Copyright © 2020 Albuquerque Journal
The tools of the acequia trade haven’t changed much in the past 240 years. There’s the pala, or shovel, the rake and some wooden spears. However, these days the equipment of the mayordomo, who oversees the irrigation system, also includes a face mask to combat the spread of coronavirus.
As mayordomo Narciso Quintana made his rounds in Nambé last week to make sure the first waters of spring were flowing smoothly through the ditches in the Acequia de Comunidad, the 82-year-old wore a mask to protect himself and requested visitors wear them, as well.
The role of the mayordomo in the acequia community is, as the Spanish word implies, part mayor, part accountant and part handyman. Quintana has been in his position at the Acequia de Comunidad for 30 years and oversees 100 parciantes who share water rights.
The first stop on a tour of the acequia was near the home where Ben Ray Luján, the U.S. Representative for New Mexico’s 3rd congressional district, grew up.
“You know Ben Ray, right? I know his mom Carmen. She won’t mind if we walk along here,” Quintana said.
Towering over the ditch behind Luján’s childhood home is a massive cottonwood that Quintana estimated to be 150 years old. The leaves shed by the tree every autumn make clearing the canal each spring a challenging task, Quintana said.
“There’s really no place to put the leaves after you clean out the ditch,” he said.
The Acequia de Comunidad that Quintana presides over is one of 20 acequias in the Pojoaque Valley Regional Acequia Association and runs for three miles, he said.
The tradition of digging ditches to transport melting snow to dry land was brought by the Spanish to the New World when they colonized what is now New Mexico. Quintana said the Acequia de Comunidad dates to 1780 and is one of the oldest in the state.
Parciantes pay $18 per acre per year to use the water in the Acequia de Comunidad and another annual fee of $17, Quintana said.
Quintana, who is a member of the New Mexico Acequia Commission, said many real estate agents and potential home buyers often fail to understand the importance of acequias. “Without an acequia, the property value would drop by a third,” he said. “El agua es la vida! (Water is life).”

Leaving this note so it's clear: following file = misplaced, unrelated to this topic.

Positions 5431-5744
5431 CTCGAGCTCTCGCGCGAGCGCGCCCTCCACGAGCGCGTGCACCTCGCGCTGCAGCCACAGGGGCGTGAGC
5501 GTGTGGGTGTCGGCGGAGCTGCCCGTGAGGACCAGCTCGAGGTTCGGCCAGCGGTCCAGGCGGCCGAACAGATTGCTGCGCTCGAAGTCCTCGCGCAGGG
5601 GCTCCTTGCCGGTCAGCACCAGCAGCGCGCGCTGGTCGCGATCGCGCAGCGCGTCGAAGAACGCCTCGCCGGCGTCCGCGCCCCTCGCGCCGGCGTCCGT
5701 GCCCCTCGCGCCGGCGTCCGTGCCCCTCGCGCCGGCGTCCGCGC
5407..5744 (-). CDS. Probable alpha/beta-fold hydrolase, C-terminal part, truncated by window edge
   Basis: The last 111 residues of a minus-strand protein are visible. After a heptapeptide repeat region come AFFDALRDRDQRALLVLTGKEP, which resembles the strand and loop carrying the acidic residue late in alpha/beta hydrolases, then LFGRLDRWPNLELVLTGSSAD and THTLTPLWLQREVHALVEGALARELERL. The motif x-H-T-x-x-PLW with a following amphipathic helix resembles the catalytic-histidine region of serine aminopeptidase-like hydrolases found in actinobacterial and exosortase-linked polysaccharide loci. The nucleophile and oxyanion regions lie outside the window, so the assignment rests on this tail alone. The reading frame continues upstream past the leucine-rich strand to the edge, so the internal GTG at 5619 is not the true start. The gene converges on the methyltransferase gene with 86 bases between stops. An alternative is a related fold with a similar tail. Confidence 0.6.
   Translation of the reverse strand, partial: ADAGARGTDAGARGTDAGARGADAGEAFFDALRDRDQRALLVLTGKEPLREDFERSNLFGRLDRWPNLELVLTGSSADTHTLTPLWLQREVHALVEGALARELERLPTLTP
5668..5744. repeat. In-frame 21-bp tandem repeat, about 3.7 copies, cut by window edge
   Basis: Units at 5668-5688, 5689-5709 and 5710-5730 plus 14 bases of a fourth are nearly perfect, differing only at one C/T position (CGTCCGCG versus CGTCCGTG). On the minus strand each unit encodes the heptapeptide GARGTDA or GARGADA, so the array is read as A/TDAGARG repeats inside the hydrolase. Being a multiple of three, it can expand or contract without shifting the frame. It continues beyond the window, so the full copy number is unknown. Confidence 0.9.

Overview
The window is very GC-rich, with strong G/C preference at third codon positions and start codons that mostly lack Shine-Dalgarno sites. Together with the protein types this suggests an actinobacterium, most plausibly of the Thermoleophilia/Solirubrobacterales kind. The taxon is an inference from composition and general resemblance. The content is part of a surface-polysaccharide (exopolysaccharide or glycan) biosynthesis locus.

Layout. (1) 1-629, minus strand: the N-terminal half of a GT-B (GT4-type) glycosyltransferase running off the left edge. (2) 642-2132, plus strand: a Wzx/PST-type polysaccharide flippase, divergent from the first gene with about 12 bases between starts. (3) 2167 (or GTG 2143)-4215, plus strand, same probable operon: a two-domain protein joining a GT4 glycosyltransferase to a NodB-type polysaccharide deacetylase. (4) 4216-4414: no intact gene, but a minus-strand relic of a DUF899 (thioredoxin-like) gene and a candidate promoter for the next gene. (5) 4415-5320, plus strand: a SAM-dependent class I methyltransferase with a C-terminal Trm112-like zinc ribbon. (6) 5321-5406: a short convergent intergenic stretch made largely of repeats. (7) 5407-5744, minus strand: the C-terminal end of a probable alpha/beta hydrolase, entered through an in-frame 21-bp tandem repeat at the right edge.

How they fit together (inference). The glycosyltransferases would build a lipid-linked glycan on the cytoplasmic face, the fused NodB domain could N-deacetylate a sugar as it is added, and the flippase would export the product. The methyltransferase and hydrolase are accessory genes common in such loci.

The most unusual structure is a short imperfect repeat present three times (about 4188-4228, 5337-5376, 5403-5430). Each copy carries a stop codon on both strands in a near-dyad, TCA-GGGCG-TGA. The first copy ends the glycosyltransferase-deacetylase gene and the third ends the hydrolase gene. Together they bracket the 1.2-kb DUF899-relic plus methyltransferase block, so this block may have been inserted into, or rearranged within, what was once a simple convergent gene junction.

As mayordomo, Quintana’s job is to oversee when the gates open and when each parciante receives their precious share of melting snowpack to irrigate fields where food is grown.
In addition to scheduling water distribution, Quintana must arbitrate disputes. For instance, when tree cutters from the Jemez Mountains Electric Cooperative damaged a culvert in the Acequia de Comunidad not too long ago, Quintana said he helped get the co-op to contribute $8,000 to the acequia for repairs.
The Acequia de Comunidad runs through Nambé Pueblo, and that was the next stop for the mayordomo. Although the pueblo is closed to the public because of COVID-19, Quintana’s job took him to the intersection of three acequias on tribal land to make sure all was running well.
The gates to the three acequias – Acequia Nueva, Acequia de Llano and Acequia de Comunidad – sit relatively close to the road. They are certainly no place for child’s play or adult tomfoolery when the water is rushing.
Not far from the intersection of the three acequias, closer to Nambé Falls, Quintana said there is an area where the ditch is 12 feet deep that used to be fenced off. “We need to get some money to get that closed off again,” he said. “Otherwise, someone is going to get hurt.”
Such are the seemingly mundane concerns of the mayordomo, without whose tireless efforts the soil of northern New Mexico would remain parched.